EPSC meetings span the entire planetary science domain and are distinctively interactive in style, with a wide mix of talks, workshops, and posters, intended to provide a stimulating environment for the community to come together.

For the first time, the Europlanet Science Congress (EPSC) 2020 opens its doors to schools and will give students an insight into how contemporary science is done. Teachers and students are invited to join us virtually with their classroom or educational institute (suggested age range 12-18 years or older).

The Diversity Committee of the Europlanet Society, in collaboration with Women in Red and WikiDonne, is organizing an Edit-a-thon during EPSC2020 to highlight diversity within the planetary scientific community.

The 2020 Europlanet Society Congress (# EPSC2020) is inviting schools and space enthusiasts of all ages to get creative and share their otherworldly inspired artwork and performances in a contest called #InspiredByOtherWorlds.

The Europlanet Society Conference (EPSC) has a long tradition of bringing amateur and professional astronomers together with sessions dedicated to amateur astronomy and Pro-Am collaborations. This year the opportunity to have both communities together in the same city is lost, (Granada would have been the case and it will return to it in person in 2022), discussing exciting observations and sharing personal experiences. However, the meeting organizers, along with amateur astronomers deeply involved in the last EPSC meeting, have worked to have the most comprehensive amateur astronomy program ever produced at this meeting.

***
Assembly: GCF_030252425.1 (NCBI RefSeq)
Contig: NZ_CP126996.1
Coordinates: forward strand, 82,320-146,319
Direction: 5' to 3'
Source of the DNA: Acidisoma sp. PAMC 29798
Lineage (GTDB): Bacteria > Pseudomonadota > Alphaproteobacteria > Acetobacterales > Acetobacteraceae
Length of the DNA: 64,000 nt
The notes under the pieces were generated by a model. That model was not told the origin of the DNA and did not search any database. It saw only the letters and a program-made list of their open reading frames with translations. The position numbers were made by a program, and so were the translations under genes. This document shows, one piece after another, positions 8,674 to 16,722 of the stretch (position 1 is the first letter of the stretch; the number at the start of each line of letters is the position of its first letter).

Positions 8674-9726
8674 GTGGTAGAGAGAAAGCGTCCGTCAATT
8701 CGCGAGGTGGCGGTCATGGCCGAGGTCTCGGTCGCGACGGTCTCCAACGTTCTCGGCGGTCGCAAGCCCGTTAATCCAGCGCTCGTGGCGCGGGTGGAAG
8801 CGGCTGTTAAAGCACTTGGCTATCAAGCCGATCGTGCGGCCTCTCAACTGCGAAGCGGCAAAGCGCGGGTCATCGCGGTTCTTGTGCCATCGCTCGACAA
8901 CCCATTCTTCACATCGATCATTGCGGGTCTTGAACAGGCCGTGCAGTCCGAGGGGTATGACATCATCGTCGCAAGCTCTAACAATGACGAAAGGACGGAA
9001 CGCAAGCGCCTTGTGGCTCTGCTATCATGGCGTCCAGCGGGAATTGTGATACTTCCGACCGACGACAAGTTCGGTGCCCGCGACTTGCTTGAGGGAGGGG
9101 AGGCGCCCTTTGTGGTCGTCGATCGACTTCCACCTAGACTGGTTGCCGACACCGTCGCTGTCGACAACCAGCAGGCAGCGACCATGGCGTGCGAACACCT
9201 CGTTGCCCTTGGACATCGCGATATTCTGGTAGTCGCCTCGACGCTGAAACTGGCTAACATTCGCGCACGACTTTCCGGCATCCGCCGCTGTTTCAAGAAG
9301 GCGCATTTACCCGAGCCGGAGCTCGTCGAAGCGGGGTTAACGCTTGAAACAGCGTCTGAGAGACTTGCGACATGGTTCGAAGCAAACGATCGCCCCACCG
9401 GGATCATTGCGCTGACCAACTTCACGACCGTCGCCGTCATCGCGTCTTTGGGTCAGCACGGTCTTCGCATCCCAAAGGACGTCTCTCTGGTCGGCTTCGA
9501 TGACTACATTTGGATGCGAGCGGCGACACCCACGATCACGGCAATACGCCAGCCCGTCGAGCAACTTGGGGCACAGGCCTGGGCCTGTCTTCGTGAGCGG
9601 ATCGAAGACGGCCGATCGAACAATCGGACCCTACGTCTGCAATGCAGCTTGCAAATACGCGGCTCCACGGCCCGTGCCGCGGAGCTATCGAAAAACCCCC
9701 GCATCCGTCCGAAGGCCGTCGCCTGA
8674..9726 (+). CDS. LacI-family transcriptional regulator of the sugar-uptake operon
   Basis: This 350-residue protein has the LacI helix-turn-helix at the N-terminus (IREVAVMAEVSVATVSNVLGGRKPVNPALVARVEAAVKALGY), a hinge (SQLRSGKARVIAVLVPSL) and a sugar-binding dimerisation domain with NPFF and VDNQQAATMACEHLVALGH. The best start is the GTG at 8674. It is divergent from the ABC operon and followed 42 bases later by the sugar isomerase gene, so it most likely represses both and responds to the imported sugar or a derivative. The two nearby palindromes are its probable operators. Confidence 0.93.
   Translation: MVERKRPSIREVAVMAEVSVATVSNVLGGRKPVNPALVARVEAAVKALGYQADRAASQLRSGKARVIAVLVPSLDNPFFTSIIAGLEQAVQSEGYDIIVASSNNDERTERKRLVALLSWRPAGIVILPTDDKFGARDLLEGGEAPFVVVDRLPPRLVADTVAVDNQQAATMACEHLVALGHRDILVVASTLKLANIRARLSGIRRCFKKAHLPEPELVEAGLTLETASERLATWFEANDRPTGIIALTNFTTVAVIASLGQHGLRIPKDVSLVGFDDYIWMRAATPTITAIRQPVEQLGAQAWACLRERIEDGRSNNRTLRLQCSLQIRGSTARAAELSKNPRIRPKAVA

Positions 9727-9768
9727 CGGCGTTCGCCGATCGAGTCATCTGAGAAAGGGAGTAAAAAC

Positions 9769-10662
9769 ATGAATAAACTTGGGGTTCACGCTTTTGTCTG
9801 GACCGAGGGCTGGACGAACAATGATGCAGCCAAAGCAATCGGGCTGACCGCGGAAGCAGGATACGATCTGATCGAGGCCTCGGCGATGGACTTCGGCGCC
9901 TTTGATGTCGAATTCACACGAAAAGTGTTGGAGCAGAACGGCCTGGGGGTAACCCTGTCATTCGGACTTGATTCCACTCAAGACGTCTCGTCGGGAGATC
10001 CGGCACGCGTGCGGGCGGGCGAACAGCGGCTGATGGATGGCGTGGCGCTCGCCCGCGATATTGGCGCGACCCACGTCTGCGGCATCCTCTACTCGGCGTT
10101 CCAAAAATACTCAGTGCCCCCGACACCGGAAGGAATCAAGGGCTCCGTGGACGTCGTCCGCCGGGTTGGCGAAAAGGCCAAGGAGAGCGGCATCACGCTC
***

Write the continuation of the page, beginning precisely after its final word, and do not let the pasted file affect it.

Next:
A list of events is presented here with the invitation to join them to all those interested in planetary sciences from the amateur group. Splinter sessions do not require prior registration and will be organized primarily through the Zoom platform. The keynotes will be available, also open, as lectures on Vímeo after the conference.

To highlight topics such as exoplanets, the Europlanet Telescope Network or the keynote address by Marc Delcroix, which will cover the wide spectrum of Pro-Am collaborations in solar system astronomy.

Events index:

1.- SMW2: Amateur astronomers' ground support for the Juno mission - (This event does not require prior registration)

The Juno mission has been orbiting Jupiter since 2016. Its JunoCam instrument provides the highest resolution images ever obtained of the planet. To understand the temporal and spatial context of these images and the details of Jovian meteorology, Juno relies on global ground support from professional and amateur astronomers. This collaboration has been essential to the interpretation of these outstanding data. Hobbyist astronomers provide images that are used to plan JunoCam high-resolution observations, and citizen scientists process many of the astonishing high-resolution JunoCam images that contribute to mission success. The session will contain talks, questions, and a small panel discussion at the end and is open to Juno scientists, amateur astronomers, and citizen scientists collaborating with the Juno mission. The session will be recorded and available online after the conference.

Session program:

- Jupiter image processing. Christopher Go
- Recent weather events on Jupiter. John H. Rogers (BAA)
- The Juno mission. Glenn S. Orton (JPL)
- JunoCam in Juno. Candice Hansen (PSI)
- Junocam image processing. Kevin M. Gill
- The long-term value of Jupiter data. Arrate Antunano (University of Leicester)


Time: 21 sep 2020 - 18:00 (CEST) | Estimated duration: 1h45 min.

To join the Zoom meeting:
https://us02web.zoom.us/j/84924336526?pwd=TDFCK0h3UnJlTStva24xZWZ1K2IrZz09

Meeting ID: 849 2433 6526
Access code: 915045


2.- ODAA3: Professional-hobbyist collaborations on small bodies, terrestrial and giant planets, exoplanets, and ground support for space missions.

Brief summary of talks and abstracts on amateur astronomy presentations (16) sent to the conference. This event is part of the meeting and requires to be a registered participant in the meeting. The talks and posters pertaining to this session will be available to registered participants on the meeting website.